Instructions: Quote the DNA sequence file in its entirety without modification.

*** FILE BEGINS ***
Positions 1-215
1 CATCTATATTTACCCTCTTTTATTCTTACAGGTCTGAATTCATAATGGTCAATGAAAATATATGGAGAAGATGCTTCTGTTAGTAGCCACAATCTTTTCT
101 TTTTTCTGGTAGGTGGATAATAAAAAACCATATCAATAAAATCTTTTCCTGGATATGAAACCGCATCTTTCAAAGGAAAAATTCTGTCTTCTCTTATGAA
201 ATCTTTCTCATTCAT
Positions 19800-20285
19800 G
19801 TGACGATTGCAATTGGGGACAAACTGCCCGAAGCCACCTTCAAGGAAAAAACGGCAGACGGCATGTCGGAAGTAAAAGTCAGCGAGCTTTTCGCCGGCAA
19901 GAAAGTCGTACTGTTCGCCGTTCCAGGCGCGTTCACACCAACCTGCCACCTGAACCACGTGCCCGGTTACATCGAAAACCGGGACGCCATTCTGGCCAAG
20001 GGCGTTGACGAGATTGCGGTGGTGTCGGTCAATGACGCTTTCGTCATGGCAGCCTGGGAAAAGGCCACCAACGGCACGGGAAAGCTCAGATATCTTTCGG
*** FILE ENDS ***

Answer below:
Positions 1-215
1 CATCTATATTTACCCTCTTTTATTCTTACAGGTCTGAATTCATAATGGTCAATGAAAATATATGGAGAAGATGCTTCTGTTAGTAGCCACAATCTTTTCT
101 TTTTTCTGGTAGGTGGATAATAAAAAACCATATCAATAAAATCTTTTCCTGGATATGAAACCGCATCTTTCAAAGGAAAAATTCTGTCTTCTCTTATGAA
201 ATCTTTCTCATTCAT
Positions 19800-20285
19800 G
19801 TGACGATTGCAATTGGGGACAAACTGCCCGAAGCCACCTTCAAGGAAAAAACGGCAGACGGCATGTCGGAAGTAAAAGTCAGCGAGCTTTTCGCCGGCAA
19901 GAAAGTCGTACTGTTCGCCGTTCCAGGCGCGTTCACACCAACCTGCCACCTGAACCACGTGCCCGGTTACATCGAAAACCGGGACGCCATTCTGGCCAAG
20001 GGCGTTGACGAGATTGCGGTGGTGTCGGTCAATGACGCTTTCGTCATGGCAGCCTGGGAAAAGGCCACCAACGGCACGGGAAAGCTCAGATATCTTTCGG